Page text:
How Do Hermit Crabs Mate?


by Simon Griffiths


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Just like other living organisms, hermit crabs have to mate so that they can pass on the gene pool to the generations to come and keep populating.  We all know that hermit crabs live both in ocean water and on land. Only one unique species lives in freshwater, and it is called the Clibanarius fonticola.

Now, let’s focus on the mating process for  crabs. Even though they live on land, they live in proximity to the water for breeding purposes. In this article, we will discuss their mating process and the entire process of reproduction as well.

Stay tuned and grab your notebooks!


In what season do hermit crabs mate?

Most hermit crabs produce their eggs throughout the year. There is no specific time of the year that applies to all species. For some, mating takes place usually during summer and springtime. This means that breeding occurs between late February and August, but it is at its peak between June and July. Others will also breed between August and October, such as the Dardanus deformis. Some species will breed all year round.

How do hermit crabs pick their mates?

Different hermit crab species have different methods of mating. When the time comes for them to mate, they will all journey to the shoreline in pursuit of suitable mates. The female hermit crabs release a pheromone to indicate that she is ready to find a mate. The males will detect this pheromone and move to where the female hermit crabs are.

The male hermit crabs will engage in mating rituals so that they can find mates. The mating rituals usually consist of fighting one another over mates in order to establish dominance. The female hermit crabs will then make their choice on which male they decide to mate with.

Interestingly enough, size does matter for hermit crabs.

Larger males have been found to mate with larger females, probably because larger females can host more eggs. Some smaller males are relentless in trying to mate with the larger females, but sadly only a few of them manage. This is because as described earlier, they are probably fought off by the larger hermit crab males.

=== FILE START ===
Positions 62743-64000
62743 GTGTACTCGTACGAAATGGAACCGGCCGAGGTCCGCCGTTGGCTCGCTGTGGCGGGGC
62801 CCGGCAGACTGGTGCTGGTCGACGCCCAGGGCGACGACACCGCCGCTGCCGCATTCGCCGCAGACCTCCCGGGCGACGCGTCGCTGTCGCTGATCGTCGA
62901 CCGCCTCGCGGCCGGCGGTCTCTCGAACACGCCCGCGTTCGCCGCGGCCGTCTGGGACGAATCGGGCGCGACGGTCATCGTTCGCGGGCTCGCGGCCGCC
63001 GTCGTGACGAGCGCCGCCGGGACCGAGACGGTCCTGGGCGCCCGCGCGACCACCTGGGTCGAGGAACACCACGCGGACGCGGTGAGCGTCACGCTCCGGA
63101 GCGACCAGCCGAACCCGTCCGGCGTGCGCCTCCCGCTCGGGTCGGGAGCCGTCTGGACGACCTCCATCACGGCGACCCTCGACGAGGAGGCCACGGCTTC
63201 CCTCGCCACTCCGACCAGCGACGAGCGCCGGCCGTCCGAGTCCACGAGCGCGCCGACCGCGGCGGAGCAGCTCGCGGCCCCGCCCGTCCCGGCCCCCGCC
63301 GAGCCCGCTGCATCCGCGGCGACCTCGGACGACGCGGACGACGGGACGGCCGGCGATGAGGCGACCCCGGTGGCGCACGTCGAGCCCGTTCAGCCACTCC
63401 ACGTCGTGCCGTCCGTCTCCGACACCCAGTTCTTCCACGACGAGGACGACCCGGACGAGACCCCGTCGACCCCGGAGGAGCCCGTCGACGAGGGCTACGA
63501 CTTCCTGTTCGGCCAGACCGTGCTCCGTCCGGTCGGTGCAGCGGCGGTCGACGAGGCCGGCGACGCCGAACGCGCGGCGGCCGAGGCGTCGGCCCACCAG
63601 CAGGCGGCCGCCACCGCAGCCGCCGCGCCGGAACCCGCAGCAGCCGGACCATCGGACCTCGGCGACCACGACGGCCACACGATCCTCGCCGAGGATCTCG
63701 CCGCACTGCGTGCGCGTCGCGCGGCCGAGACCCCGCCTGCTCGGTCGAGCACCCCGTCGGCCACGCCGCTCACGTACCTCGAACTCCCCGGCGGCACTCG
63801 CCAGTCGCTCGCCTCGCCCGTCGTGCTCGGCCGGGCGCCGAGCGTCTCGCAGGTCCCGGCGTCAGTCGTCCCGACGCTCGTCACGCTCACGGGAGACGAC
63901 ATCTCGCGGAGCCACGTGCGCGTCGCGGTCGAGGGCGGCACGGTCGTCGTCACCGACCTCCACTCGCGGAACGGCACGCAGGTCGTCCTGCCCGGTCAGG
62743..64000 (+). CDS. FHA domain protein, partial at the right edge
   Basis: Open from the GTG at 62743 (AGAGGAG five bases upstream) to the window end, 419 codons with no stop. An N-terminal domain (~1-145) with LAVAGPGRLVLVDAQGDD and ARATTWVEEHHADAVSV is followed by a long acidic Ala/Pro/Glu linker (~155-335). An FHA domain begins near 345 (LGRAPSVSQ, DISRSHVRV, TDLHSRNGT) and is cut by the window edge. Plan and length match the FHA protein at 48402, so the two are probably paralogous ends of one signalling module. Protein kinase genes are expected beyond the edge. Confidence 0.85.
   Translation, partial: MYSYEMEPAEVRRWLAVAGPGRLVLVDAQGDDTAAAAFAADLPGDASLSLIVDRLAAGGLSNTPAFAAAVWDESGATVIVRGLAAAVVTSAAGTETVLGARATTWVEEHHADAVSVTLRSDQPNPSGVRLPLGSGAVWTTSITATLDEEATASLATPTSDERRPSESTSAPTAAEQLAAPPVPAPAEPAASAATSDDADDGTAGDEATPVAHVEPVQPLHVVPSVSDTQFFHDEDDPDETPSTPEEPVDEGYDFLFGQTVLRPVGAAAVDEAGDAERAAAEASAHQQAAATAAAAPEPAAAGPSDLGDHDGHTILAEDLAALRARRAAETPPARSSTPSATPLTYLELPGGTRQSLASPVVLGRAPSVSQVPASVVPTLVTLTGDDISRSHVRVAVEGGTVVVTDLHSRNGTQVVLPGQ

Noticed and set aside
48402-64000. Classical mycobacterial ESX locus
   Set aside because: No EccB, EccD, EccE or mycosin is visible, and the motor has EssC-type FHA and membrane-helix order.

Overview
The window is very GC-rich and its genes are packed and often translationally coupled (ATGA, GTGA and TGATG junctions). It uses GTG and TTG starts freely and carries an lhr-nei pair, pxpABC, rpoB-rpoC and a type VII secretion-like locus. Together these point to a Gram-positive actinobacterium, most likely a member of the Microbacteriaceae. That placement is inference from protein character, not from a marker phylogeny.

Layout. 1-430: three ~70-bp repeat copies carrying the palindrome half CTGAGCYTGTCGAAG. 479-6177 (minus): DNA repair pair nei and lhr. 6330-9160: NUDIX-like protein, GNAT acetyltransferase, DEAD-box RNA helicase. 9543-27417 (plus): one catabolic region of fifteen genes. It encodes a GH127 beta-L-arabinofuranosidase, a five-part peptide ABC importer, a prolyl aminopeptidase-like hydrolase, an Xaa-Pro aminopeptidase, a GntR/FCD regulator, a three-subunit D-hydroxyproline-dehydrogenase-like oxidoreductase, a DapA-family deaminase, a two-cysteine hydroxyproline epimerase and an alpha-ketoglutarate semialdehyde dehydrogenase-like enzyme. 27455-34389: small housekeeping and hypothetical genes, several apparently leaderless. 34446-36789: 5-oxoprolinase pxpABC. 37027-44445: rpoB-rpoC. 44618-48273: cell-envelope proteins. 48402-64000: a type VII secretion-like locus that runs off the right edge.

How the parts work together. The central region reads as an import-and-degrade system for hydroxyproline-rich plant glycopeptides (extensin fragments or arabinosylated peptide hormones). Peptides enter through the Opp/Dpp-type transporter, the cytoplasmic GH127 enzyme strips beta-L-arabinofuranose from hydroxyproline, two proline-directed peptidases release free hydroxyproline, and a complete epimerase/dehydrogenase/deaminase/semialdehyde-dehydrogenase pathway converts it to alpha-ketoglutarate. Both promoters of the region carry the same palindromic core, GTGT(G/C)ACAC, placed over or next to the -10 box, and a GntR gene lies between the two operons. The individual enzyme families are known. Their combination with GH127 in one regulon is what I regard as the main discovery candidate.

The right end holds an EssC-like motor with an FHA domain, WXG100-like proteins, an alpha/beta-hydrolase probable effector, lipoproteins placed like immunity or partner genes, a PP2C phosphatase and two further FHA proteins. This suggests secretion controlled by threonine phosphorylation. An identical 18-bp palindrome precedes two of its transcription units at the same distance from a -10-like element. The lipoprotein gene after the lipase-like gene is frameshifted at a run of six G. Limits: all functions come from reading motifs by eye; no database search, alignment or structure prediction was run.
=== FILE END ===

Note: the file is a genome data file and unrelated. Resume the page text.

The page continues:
How do hermit crabs mate?

Once a hermit crab chooses its suitable mate, they start the mating process. Both the male and female hermit crabs will come out of their shells, just a little bit for accessibility. The male hermit crab will then proceed to hold the female with one of its claws and use the other claw to brush or touch her gently.

They will press their stomachs together and the male will deposit enough sperm in what is known as a spermatophore to the female’s gonopores. Once the sperms reach the eggs, they are fertilized.

What next? – fertilisation

Once the eggs are successfully fertilized, the female hermit crabs will only carry them for a month. During this time, the mother will stay away from the ocean until they are completely ready to be deposited in the ocean.

The eggs will slowly change color from brick red to dark grey. The color change is a result of them running through their supply of yolk required for the development. Once the color change takes place, it is a sign that it is time for them to hatch.